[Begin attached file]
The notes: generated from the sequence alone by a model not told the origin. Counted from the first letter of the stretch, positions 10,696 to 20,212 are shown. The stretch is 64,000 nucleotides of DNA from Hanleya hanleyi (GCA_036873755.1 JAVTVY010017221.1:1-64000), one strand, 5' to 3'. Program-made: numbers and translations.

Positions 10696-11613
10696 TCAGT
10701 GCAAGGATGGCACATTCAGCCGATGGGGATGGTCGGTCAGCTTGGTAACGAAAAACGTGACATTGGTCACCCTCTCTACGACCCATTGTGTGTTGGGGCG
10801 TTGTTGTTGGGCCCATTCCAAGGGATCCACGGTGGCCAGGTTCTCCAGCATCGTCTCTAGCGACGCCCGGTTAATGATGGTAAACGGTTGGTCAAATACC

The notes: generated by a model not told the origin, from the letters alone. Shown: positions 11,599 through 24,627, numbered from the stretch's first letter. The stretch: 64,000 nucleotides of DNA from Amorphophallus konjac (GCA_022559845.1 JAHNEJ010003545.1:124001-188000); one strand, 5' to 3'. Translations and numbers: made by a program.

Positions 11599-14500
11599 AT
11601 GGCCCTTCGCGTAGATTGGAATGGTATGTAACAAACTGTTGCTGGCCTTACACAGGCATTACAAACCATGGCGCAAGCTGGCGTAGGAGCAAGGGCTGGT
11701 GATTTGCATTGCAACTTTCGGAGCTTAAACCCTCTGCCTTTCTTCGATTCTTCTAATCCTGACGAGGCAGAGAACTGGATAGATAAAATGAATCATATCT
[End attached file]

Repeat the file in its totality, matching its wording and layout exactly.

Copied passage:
The notes: generated from the sequence alone by a model not told the origin. Counted from the first letter of the stretch, positions 10,696 to 20,212 are shown. The stretch is 64,000 nucleotides of DNA from Hanleya hanleyi (GCA_036873755.1 JAVTVY010017221.1:1-64000), one strand, 5' to 3'. Program-made: numbers and translations.

Positions 10696-11613
10696 TCAGT
10701 GCAAGGATGGCACATTCAGCCGATGGGGATGGTCGGTCAGCTTGGTAACGAAAAACGTGACATTGGTCACCCTCTCTACGACCCATTGTGTGTTGGGGCG
10801 TTGTTGTTGGGCCCATTCCAAGGGATCCACGGTGGCCAGGTTCTCCAGCATCGTCTCTAGCGACGCCCGGTTAATGATGGTAAACGGTTGGTCAAATACC

The notes: generated by a model not told the origin, from the letters alone. Shown: positions 11,599 through 24,627, numbered from the stretch's first letter. The stretch: 64,000 nucleotides of DNA from Amorphophallus konjac (GCA_022559845.1 JAHNEJ010003545.1:124001-188000); one strand, 5' to 3'. Translations and numbers: made by a program.

Positions 11599-14500
11599 AT
11601 GGCCCTTCGCGTAGATTGGAATGGTATGTAACAAACTGTTGCTGGCCTTACACAGGCATTACAAACCATGGCGCAAGCTGGCGTAGGAGCAAGGGCTGGT
11701 GATTTGCATTGCAACTTTCGGAGCTTAAACCCTCTGCCTTTCTTCGATTCTTCTAATCCTGACGAGGCAGAGAACTGGATAGATAAAATGAATCATATCT